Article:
In international development discourse, the private sector is increasingly seen as a development partner and international aid agencies are required to have private sector engagement policies. According to Recommendation 21 of the recent Independent Review of Aid Effectiveness for the Australian Government: ‘The power of business should be harnessed and business innovation should be encouraged …’. The Review also suggested that the aid program consider ‘establishing a mechanism to assist businesses seeking corporate social responsibility and/or inclusive business opportunities in developing countries’.
Given this enthusiasm for engaging the private sector in the development business, you would expect that we know a lot about what companies contribute to development and have a good idea about the resources they bring to the table. In fact, we know quite a bit about some of their contributions from annual reports and national accounts, especially their economic contributions in terms of investment and production, taxes paid and employment created.
The MDG Scan, a methodology to measure company contributions to the MDGs [pdf] (developed by Dutch Sustainability Research and NCDO, the Dutch national committee for international cooperation and sustainable development) goes a step further. It applied generic poverty rates, employment multipliers and dependency ratios to the core business data of 20 multinational companies in order to assess their poverty impact. The MDG Scan estimated that in 2010, 2.5 million poor people (using MDG1 indicators) benefited from these companies’ commercial activities. While this sounds impressive, it’s impossible to judge how significant it is because we don’t know what the yardstick is – did the companies have a target for their MDG1 contributions, did host countries or the UN have a target for private sector contributions to MDG1?
Beyond core business activities, many companies undertake a range of programs as part of their commitment to corporate social and environmental responsibility and sustainability. Companies with operations in developing countries usually describe these programs as contributions to national development. Therefore development researchers would expect to find references to national development goals or MDGs in the annual responsibility and sustainability reports of companies. Unfortunately, with a few notable exceptions, there are practically no such references in company reporting.
Corporate responsibility and sustainability reports are full of interesting information and insights into company policies and practices. They indicate the commitment and effort by many companies in developing countries to make a valuable contribution to the wellbeing of their host societies. Many companies report significant amounts of expenditure on community programs or corporate social responsibility programs and present case studies of some of their programs.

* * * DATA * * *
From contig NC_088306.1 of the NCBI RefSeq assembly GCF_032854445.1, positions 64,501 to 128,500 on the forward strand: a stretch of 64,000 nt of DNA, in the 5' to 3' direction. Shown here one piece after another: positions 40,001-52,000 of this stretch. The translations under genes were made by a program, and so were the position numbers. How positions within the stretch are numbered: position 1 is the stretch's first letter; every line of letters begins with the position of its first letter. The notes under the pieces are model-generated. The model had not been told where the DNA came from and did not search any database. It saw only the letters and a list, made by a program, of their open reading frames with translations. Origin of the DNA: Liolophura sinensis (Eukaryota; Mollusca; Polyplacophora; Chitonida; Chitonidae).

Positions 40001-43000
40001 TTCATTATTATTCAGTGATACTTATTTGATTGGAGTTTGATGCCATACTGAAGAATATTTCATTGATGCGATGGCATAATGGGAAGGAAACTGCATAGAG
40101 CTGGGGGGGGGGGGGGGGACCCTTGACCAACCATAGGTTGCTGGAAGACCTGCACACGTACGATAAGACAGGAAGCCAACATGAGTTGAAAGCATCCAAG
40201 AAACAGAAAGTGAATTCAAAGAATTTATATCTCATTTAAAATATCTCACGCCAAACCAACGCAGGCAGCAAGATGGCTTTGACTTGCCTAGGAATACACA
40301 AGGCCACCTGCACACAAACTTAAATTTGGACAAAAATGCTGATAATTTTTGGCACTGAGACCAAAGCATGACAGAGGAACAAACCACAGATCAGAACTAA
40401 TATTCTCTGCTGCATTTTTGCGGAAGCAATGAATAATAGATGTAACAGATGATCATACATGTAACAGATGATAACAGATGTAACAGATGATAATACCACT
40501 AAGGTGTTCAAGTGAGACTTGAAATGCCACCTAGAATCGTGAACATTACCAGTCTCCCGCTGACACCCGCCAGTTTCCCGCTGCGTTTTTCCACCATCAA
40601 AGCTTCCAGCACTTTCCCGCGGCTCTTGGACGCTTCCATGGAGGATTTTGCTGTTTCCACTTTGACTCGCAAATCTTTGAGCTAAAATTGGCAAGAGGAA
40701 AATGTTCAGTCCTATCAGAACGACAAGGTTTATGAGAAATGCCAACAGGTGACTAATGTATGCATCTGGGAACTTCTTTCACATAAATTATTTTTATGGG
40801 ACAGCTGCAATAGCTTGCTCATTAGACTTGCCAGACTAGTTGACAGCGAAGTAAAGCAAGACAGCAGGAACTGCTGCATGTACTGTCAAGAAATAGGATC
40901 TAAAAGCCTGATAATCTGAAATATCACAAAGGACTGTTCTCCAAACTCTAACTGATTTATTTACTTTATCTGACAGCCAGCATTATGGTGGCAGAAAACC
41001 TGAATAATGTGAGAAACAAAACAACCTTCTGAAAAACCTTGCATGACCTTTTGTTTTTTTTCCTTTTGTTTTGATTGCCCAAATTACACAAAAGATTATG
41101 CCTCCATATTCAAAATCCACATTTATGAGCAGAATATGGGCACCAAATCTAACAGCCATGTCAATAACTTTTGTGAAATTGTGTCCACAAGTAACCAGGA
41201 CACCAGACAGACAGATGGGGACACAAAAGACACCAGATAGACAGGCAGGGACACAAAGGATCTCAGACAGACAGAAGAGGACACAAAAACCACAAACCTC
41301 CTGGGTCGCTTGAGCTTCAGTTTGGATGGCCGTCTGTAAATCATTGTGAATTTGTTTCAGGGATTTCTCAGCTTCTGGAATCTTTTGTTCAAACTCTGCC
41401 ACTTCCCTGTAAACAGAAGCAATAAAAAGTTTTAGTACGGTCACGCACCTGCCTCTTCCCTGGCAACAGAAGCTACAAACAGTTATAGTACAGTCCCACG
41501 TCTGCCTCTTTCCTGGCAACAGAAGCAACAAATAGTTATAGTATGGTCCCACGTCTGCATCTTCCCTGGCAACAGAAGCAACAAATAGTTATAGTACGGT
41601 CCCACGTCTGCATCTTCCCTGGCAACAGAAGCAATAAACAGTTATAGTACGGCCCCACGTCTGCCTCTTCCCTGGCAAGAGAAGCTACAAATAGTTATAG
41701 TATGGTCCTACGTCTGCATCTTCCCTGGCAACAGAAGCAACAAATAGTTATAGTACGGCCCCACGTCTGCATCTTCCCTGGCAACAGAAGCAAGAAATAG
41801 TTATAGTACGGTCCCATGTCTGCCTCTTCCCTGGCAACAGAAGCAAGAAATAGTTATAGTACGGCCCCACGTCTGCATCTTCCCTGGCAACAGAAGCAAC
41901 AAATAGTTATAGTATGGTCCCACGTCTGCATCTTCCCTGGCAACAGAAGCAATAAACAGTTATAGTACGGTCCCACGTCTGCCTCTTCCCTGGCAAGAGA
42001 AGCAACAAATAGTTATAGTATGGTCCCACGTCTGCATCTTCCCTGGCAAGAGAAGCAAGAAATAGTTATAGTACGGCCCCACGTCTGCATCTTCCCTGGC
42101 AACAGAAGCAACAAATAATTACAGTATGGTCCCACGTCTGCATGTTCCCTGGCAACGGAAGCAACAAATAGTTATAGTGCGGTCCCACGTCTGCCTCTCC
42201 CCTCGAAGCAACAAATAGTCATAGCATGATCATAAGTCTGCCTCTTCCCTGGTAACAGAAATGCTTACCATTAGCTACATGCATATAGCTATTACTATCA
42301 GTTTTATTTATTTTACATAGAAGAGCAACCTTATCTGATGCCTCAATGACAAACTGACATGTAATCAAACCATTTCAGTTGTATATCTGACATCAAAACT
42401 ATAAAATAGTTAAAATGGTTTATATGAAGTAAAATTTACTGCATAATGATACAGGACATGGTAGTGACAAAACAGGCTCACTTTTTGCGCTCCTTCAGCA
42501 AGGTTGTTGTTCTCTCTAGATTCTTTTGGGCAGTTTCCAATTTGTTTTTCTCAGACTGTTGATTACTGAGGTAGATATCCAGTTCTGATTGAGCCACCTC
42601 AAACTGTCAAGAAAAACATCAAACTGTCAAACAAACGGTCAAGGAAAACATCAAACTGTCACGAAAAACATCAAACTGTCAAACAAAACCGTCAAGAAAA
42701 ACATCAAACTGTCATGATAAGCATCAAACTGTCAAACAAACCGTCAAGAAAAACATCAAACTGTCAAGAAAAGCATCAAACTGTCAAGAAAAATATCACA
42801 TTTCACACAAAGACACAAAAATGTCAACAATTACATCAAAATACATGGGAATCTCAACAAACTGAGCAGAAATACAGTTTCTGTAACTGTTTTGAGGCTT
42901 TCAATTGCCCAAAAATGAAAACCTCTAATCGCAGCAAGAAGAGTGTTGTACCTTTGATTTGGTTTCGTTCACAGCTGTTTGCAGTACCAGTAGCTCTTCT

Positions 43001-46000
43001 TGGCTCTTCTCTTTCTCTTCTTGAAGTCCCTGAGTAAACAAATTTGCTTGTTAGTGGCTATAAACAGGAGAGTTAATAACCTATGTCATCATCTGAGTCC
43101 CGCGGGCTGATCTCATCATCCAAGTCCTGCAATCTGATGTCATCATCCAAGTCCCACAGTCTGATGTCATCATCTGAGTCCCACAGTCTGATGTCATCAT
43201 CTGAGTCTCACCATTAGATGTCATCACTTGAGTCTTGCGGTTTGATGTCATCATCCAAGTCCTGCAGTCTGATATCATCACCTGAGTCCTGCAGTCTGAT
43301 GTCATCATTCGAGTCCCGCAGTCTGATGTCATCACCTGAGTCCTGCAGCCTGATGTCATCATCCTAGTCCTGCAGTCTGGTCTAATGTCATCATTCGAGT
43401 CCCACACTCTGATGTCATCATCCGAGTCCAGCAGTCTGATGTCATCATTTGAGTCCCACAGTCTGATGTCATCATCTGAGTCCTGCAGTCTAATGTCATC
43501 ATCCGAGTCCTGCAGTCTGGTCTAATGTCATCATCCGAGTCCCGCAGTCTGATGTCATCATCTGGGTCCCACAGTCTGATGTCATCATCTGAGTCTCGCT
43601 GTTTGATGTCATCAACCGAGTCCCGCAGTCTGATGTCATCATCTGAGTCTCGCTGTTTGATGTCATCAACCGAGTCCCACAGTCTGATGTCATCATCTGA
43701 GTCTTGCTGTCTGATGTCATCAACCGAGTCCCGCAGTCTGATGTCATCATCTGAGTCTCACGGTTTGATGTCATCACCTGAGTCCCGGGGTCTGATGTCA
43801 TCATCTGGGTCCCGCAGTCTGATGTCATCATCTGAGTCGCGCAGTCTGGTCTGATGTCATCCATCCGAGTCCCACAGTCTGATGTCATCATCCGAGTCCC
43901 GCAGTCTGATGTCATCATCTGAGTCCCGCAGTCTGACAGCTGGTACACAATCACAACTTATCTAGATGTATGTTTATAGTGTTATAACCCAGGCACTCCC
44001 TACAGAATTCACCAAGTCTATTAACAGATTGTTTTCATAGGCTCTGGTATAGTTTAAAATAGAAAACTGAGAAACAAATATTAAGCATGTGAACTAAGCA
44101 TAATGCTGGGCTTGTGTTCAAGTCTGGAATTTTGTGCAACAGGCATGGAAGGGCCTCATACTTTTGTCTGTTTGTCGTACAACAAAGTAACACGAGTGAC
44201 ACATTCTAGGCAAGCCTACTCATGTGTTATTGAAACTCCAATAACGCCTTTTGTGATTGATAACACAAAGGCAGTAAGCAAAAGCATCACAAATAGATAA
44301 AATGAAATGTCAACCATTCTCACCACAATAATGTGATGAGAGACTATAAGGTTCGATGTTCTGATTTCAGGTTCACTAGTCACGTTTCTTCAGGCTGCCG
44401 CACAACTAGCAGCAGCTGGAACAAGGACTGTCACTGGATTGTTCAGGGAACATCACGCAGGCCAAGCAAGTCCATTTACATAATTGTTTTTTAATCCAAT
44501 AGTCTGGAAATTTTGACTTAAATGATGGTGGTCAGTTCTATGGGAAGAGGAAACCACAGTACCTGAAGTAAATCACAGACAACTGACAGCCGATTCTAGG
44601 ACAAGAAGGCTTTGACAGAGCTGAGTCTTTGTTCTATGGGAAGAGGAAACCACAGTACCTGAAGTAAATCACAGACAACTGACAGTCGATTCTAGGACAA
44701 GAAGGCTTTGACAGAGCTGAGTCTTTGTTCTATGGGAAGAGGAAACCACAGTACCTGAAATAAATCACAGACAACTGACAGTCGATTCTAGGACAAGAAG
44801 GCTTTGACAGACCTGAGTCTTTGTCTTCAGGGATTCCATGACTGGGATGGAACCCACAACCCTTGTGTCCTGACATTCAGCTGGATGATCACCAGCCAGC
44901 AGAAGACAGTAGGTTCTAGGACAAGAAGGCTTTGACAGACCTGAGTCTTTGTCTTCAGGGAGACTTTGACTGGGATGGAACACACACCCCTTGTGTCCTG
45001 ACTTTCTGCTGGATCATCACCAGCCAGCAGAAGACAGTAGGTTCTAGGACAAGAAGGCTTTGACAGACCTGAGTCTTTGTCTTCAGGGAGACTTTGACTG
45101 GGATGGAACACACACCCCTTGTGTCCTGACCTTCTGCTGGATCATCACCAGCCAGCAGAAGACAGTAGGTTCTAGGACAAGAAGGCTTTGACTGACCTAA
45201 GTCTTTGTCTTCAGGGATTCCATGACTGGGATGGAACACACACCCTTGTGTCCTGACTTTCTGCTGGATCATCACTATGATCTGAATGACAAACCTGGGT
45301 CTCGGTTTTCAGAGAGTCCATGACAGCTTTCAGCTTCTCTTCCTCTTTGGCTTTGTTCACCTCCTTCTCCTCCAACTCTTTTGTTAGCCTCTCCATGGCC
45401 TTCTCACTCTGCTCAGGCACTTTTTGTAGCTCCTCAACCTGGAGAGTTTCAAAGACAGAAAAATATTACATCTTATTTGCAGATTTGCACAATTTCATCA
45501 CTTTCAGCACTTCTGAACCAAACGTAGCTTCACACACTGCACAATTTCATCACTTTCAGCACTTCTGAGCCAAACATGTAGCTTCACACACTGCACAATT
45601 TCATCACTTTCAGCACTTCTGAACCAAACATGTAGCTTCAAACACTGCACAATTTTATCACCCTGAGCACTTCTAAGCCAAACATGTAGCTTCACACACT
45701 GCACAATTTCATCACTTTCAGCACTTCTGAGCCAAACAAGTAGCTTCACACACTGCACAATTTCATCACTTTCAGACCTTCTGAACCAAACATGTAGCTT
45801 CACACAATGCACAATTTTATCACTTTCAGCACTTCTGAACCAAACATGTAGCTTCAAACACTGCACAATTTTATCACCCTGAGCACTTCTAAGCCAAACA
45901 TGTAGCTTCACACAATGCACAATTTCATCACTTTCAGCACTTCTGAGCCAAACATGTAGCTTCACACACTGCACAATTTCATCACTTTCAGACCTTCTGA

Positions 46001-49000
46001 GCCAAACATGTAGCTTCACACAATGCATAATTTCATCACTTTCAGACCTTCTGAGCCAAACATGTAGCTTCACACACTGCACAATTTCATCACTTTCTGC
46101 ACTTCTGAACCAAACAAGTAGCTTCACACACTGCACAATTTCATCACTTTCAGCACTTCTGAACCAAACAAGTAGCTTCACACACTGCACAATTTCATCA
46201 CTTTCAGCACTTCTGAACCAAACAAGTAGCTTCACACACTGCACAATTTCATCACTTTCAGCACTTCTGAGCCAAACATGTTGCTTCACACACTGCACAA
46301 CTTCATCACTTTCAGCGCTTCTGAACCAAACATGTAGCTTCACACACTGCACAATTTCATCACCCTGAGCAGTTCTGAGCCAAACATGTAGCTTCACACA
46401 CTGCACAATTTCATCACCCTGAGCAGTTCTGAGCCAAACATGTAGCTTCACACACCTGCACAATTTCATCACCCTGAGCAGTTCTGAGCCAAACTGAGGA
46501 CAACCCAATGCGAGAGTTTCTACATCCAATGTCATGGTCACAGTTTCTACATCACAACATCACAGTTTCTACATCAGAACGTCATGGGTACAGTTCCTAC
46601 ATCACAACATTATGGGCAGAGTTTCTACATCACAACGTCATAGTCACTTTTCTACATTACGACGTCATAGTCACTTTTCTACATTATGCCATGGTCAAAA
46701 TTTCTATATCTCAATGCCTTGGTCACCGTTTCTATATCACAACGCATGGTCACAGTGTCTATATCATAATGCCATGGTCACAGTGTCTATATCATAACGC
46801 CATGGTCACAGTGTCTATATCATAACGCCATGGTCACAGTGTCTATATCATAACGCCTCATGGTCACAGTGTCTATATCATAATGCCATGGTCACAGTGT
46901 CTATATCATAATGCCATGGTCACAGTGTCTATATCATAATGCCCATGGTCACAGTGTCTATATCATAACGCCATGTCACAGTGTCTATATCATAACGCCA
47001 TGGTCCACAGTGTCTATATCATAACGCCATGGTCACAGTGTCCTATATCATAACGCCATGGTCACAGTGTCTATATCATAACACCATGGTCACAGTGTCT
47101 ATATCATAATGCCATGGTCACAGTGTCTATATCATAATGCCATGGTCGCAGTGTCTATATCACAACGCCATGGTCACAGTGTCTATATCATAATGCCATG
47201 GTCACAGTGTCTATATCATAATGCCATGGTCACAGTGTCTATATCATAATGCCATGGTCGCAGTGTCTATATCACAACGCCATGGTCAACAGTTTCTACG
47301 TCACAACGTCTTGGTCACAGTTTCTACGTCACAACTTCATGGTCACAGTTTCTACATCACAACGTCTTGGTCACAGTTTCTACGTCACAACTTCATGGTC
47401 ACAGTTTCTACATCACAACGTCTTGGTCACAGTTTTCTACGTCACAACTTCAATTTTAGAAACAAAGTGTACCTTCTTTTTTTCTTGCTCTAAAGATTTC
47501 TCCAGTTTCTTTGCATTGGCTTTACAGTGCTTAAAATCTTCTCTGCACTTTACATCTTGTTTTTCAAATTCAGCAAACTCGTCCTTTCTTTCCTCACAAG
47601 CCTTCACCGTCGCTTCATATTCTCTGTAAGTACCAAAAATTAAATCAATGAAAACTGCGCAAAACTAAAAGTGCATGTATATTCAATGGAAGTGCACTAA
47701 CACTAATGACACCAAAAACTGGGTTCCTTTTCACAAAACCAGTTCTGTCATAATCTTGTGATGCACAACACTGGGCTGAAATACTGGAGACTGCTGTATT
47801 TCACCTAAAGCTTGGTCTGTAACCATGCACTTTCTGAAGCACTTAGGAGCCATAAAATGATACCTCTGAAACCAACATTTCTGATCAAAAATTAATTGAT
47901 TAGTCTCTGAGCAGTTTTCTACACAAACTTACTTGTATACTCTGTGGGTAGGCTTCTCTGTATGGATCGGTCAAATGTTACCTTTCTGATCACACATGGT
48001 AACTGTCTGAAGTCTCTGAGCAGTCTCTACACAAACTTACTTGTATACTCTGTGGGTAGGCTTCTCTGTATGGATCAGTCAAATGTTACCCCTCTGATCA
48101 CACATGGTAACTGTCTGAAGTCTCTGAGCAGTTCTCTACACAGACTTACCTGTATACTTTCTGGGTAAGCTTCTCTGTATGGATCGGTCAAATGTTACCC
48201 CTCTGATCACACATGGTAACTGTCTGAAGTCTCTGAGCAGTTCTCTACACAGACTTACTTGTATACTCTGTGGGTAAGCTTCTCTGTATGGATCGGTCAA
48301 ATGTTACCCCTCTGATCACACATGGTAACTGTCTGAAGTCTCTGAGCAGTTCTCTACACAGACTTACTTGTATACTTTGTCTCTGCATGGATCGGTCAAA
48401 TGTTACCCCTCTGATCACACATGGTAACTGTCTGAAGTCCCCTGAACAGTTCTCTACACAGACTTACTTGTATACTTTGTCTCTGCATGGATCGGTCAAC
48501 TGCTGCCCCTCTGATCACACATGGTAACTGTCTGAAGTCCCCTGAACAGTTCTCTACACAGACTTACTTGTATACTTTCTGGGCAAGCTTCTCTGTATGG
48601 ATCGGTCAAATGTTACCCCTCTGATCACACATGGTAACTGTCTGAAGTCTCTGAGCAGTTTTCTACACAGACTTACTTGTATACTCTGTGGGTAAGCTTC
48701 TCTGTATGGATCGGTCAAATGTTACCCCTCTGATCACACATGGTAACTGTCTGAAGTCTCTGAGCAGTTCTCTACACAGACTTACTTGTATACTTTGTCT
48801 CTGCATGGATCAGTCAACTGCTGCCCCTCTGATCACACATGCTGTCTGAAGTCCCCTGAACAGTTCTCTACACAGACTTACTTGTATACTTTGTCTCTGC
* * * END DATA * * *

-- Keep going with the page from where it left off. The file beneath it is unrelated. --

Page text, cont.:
However, there is very little uniformity in the reporting, despite the fact that many companies subscribe to the same models or standards for reporting: the Global Reporting Initiative (GRI) and London Benchmarking Group appear to be the most widely used models. According to research [pdf] on reporting of community programs initiated by GRI in 2008, only one-half of companies reported the policies or goals of their programs and most focused the reporting on their own inputs with little information on the benefits or beneficiaries. Reporting also tends to have poor geographic and sectoral attribution for community programs and rarely links activities to national development goals or targets.
If a particular developing country or its international donors or business leaders wanted to know how much the private sector was contributing to development, what information would they need? I would suggest, as a minimum, all companies should provide the same set of data, using common definitions and valuation methods, so that it could be aggregated. Second, the data set should be consistent with national development goals, by sector, gender and geographic location.
Fortunately, existing global models and standards for corporate responsibility and sustainability reporting already provide guidance suitable for a research project to estimate the private sector’s contribution to development in a particular country. But company reports are not prepared with this objective in mind – they are prepared to satisfy commercial needs such as enhancing the company’s reputation and attractiveness to investors and strengthening relationships and trust with stakeholders such as human rights and environmental groups. Reporting would need to be reoriented if companies wanted it to serve as an account of their contributions to development.
In the accompanying Discussion Paper, What do we know about private sector contributions to development?, we propose a framework for companies to use in reporting on their development contributions that is consistent with the most frequently used existing frameworks. At the same time, our framework provides information useful to companies to assess their own performance, and valuable for development partners to assess potential opportunities for collaboration and cooperation to improve development outcomes.
We propose using this framework for a case study on the private sector in Papua New Guinea, and meanwhile would welcome your comments on the discussion paper and the proposed framework.
Margaret Callan is a Visiting Fellow with the Development Policy Centre at the Crawford School, ANU. She is the author of the discussion paper ‘What do we know about the private sector’s contribution to development?‘ [pdf].